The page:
June 19, 2024


Health know-how

Staying on top of your heart health


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February is American Heart Month, and in this week’s Healthy Living we want to highlight cardiovascular disease which is the leading cause of death in the United States and the #1 killer of women.

Claire Verity is the president of Regence BlueShield and chair of the Go Red for Women movement in Puget Sound. She says her own experience is one we can all learn from.

“I was diagnosed with supraventricular tachycardia, and it was a real wake-up call for me,” she said. “I didn’t understand the importance of talking with your physician about a very minor symptom I was having, so it really is about awareness. One is too many.”

Research shows that heart attacks are on the rise in younger women and data from one study suggests Gen Z and Millennials are less likely to be aware of their greatest health threat, including knowing the warning signs of a heart attack or stroke.

“The number thing you can do is make sure you go in for that preventative service – we’re all seeing people going to happy hour a little more frequently than they have in the past or limiting physical exercise or limiting physical exercise because they don’t want to be among other folks or choosing not so healthy diet options those are things that over time build up and can contribute to heart disease,” said Verity.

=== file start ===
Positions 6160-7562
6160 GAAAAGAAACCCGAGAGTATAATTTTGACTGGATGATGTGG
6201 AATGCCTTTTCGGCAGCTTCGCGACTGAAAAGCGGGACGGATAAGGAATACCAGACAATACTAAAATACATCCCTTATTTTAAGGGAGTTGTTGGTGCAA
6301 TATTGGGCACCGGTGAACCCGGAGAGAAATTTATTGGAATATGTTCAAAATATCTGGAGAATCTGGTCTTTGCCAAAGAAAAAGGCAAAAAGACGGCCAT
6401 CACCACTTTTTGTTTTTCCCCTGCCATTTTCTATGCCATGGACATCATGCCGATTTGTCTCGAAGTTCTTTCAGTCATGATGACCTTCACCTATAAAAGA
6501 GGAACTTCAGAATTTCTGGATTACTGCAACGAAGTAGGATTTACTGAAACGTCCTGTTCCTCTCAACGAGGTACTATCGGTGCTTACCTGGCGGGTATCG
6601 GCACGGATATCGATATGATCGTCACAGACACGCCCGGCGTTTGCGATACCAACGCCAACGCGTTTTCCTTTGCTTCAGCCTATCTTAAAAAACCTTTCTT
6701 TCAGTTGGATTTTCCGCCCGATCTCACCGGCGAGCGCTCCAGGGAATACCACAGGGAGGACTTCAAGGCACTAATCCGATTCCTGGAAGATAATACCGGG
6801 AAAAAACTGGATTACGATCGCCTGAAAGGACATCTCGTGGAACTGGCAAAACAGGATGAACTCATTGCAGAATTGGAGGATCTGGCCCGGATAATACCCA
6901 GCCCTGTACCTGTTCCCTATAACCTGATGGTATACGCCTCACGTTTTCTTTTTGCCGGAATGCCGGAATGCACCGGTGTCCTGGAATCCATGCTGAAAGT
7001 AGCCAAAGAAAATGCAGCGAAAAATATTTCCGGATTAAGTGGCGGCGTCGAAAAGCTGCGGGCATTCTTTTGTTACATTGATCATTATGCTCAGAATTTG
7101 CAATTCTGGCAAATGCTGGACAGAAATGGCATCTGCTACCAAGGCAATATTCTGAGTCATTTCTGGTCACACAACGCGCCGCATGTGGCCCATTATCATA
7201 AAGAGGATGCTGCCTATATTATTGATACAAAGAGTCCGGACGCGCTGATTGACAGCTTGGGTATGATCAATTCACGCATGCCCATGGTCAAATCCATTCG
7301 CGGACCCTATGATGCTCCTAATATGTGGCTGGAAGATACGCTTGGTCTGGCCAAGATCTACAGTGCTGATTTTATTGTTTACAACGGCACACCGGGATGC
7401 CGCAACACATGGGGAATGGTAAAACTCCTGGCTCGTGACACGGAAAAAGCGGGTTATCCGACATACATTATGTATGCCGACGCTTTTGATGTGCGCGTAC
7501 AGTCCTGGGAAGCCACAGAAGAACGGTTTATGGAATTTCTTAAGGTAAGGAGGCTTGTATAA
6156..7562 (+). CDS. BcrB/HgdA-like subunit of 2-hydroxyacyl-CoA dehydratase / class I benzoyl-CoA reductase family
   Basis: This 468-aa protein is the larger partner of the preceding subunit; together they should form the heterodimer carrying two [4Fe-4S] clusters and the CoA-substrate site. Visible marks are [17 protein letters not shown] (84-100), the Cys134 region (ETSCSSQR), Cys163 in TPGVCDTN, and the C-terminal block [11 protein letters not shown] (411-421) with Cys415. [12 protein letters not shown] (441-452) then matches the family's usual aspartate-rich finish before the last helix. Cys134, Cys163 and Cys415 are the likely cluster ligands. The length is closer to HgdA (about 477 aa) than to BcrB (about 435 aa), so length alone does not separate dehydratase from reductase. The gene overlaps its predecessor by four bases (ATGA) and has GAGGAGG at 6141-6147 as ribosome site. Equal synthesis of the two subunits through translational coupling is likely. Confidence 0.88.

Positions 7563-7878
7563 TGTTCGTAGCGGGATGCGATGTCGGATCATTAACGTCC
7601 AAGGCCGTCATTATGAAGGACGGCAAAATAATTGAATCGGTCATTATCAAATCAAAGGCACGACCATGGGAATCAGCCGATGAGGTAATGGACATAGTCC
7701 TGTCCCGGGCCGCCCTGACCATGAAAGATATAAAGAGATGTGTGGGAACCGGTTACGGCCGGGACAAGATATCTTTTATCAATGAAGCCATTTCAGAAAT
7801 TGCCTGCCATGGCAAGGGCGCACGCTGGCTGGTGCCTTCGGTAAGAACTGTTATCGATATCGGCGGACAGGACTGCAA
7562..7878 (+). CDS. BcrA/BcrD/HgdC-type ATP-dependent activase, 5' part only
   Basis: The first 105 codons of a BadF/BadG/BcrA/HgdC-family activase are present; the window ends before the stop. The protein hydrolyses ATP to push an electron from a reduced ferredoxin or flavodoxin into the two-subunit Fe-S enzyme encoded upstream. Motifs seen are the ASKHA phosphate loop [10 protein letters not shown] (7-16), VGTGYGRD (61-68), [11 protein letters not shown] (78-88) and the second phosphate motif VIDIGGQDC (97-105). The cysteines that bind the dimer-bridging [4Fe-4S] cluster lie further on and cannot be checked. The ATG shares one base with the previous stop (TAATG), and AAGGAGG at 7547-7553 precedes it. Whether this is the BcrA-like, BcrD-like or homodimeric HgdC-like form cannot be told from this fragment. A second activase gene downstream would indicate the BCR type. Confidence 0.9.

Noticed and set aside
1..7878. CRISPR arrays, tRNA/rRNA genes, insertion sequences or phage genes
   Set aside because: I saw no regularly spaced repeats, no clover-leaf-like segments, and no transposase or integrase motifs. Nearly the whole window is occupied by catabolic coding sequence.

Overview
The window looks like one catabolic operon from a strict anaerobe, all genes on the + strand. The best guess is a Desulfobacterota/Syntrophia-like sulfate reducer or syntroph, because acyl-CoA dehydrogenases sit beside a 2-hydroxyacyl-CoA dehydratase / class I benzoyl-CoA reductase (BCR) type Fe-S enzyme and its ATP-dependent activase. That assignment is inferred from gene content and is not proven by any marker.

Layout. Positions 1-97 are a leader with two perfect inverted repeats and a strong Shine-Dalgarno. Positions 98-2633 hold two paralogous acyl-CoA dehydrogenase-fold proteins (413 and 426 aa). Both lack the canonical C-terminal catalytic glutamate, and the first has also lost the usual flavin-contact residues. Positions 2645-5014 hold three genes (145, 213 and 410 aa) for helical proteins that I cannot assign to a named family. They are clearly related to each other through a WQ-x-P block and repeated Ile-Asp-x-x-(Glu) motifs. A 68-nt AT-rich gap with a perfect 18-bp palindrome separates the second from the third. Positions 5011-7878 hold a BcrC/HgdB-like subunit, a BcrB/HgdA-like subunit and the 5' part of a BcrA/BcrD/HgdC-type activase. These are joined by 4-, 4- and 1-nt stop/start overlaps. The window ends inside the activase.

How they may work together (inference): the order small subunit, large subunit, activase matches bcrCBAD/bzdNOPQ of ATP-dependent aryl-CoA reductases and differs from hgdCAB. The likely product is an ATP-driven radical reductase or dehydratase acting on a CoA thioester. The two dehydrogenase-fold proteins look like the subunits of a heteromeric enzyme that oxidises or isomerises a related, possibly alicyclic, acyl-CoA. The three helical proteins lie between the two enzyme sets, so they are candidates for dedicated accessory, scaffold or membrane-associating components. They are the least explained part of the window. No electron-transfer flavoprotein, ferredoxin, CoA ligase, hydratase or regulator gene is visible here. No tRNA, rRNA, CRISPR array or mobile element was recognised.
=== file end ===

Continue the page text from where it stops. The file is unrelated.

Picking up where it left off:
Most heart attacks involve discomfort in the center of the chest – lasting more than a few minutes – uncomfortable pressure, squeezing, fullness or pain.

Other symptoms include shortness of breath, pain or discomfort in one or both arms, the back, neck, jaw or stomach. 

Other possible signs include breaking out in a cold sweat, nausea or lightheadedness.

You should know your family history for heart disease. Know your cholesterol, blood sugar and blood pressure. Eat healthy, manage stress and sleep, exercise. And if you smoke, seek out resources to help you quit.


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